Liz James, a seminarian who is not pursuing fellowship, posted about the credentialing process.

The credentialing process was put in place for good reasons, but it has grown unwieldy over the years and the needs have drastically changed. It is an emperor’s new clothes situation, because it’s hard to stand up and say “this is ridiculous—we are not getting enough out of all this to justify what is being sacrificed” to the people who will (or won’t) be granting you credentialing. (Facebook, May 7)

Bending toward justice

Adam Dyer wonders if white, financially comfortable gay and lesbian couples will abandon activism once marriage equality is legal across the United States.

The question is, will the same happy gay and lesbian couples who embrace and celebrate on the steps of the Supreme Court in victory for their ability to marry and share benefits, then be willing to turn around and travel the 29 miles up Interstate 295 to march in the streets of Baltimore to support their black trans* siblings who are targeted and murdered by police? . . . Will the major donors to Equality California also fund safe spaces for Cambodian LGBT youth in Long Beach?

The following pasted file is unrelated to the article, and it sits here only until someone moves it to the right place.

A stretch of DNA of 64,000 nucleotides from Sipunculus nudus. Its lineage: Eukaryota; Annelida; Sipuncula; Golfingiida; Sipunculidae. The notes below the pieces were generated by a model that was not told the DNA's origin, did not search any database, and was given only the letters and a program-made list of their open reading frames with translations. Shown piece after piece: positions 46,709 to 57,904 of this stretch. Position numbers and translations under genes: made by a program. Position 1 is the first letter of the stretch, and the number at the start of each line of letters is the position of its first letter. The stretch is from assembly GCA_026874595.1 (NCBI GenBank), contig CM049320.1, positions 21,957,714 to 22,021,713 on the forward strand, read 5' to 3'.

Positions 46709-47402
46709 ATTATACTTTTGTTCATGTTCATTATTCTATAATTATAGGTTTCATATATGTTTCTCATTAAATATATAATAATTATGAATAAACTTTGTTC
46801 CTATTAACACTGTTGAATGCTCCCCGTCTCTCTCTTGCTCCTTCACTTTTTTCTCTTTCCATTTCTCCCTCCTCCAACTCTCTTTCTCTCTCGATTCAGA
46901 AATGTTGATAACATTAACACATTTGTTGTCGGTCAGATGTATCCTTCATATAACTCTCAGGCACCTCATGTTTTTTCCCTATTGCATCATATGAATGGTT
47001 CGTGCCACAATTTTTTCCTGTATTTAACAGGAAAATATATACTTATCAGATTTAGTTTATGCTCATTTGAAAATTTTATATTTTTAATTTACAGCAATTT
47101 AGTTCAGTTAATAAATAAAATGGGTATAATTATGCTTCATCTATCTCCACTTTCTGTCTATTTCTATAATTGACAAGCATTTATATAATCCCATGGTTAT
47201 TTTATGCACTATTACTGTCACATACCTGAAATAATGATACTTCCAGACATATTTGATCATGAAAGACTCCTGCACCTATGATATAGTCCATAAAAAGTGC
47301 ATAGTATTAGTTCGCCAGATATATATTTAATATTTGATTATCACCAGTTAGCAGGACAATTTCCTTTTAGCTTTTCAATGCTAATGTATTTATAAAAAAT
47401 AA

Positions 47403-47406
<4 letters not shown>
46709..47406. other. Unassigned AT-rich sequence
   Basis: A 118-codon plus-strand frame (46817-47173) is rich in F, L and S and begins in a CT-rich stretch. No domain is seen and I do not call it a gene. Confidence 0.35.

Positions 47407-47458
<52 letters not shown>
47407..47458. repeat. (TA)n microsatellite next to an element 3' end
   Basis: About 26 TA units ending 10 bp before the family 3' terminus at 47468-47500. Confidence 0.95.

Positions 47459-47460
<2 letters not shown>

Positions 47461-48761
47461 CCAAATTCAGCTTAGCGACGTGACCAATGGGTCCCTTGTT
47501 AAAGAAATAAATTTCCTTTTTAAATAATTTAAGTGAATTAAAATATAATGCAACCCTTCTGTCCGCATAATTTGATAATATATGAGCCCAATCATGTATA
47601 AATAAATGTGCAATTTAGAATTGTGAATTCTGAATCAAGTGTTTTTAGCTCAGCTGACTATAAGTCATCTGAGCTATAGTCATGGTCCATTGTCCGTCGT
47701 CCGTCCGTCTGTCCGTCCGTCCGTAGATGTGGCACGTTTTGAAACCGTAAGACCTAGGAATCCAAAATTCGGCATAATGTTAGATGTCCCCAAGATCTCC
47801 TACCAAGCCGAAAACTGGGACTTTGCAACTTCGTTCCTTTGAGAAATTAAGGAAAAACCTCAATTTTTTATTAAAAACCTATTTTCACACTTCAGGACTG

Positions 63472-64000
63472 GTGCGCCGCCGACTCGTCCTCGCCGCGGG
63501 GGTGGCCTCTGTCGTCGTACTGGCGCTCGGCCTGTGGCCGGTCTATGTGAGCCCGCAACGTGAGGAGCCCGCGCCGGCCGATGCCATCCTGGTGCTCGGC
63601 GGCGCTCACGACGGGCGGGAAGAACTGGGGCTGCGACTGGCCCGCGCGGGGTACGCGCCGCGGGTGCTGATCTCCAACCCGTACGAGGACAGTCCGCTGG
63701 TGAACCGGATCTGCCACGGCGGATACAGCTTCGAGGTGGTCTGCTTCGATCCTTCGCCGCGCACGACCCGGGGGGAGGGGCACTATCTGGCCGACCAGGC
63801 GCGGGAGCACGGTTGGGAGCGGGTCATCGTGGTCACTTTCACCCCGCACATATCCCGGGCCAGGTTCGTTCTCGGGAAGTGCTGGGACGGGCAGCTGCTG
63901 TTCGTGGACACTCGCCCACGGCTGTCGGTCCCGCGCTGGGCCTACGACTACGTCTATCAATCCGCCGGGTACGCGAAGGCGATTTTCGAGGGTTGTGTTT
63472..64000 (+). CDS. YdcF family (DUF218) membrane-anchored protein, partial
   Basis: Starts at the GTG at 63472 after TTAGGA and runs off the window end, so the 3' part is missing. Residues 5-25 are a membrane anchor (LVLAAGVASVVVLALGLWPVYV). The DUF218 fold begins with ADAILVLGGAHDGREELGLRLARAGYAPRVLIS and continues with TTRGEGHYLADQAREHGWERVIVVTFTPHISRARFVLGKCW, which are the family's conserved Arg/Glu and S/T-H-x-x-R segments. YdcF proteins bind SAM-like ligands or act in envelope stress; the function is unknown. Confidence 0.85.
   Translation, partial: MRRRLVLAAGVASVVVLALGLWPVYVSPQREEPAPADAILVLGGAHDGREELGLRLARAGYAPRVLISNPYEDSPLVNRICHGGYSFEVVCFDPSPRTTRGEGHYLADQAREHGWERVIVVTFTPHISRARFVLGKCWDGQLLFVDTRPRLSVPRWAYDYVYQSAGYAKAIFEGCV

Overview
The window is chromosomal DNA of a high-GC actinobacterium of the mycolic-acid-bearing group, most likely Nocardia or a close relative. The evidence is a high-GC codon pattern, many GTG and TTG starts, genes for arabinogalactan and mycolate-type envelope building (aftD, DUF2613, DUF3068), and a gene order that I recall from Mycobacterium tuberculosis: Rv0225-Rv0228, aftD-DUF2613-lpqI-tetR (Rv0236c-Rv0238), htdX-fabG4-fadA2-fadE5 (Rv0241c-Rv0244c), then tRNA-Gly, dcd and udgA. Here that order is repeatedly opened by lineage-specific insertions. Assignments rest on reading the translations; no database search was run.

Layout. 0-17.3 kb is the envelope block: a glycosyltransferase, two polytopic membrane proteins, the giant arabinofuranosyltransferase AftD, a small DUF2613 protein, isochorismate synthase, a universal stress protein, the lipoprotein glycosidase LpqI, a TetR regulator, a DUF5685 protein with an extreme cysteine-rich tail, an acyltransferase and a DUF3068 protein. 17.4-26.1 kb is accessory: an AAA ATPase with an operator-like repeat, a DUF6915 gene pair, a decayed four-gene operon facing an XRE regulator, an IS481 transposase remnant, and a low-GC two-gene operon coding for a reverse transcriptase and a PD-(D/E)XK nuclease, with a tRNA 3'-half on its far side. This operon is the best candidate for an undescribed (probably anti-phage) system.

We cannot let the LGBT movement turn into a cultural Detroit, Oakland or Cleveland…abandoned by the people who can now afford to disappear into the suburban mainstream. (Spirituwellness, May 1)

The Rev. Dan Harper has been following marriage equality arguments at the Supreme Court—including Justice Alito’s questions about ancient Greece.

[Legal] marriage today differs radically from legal marriage in ancient Greece. Rather than a contract that was entered into by a prospective spouse on the one hand and the father of a prospective spouse on the other hand, legal marriage today is a contract that is entered into by the two prospective spouses. Furthermore, the ancient Greeks considered marriage a legal agreement between men; by contrast, our conception of marriage allows both women and men to enter into this legal agreement. (Yet Another Unitarian Universalist, May 4)

Saving lives, saving souls

The Rev. Joanna Fontaine Crawford hopes to encourage members of her congregation to be like feral cats—free to follow where their hearts lead, as they love the hell out of the world.

I don’t want to corral that energy, I want to stoke it.

They say if you feed them, you’ll never get rid of them. That sounds pretty good, too. Let’s figure out how to feed them, so they keep coming back for the sustenance that will keep them going.

And let’s, all of us, find our own wild side. We can still be good upstanding responsible citizens, paying our taxes, bringing a casserole to the potluck. (Boots and Blessings, May 1)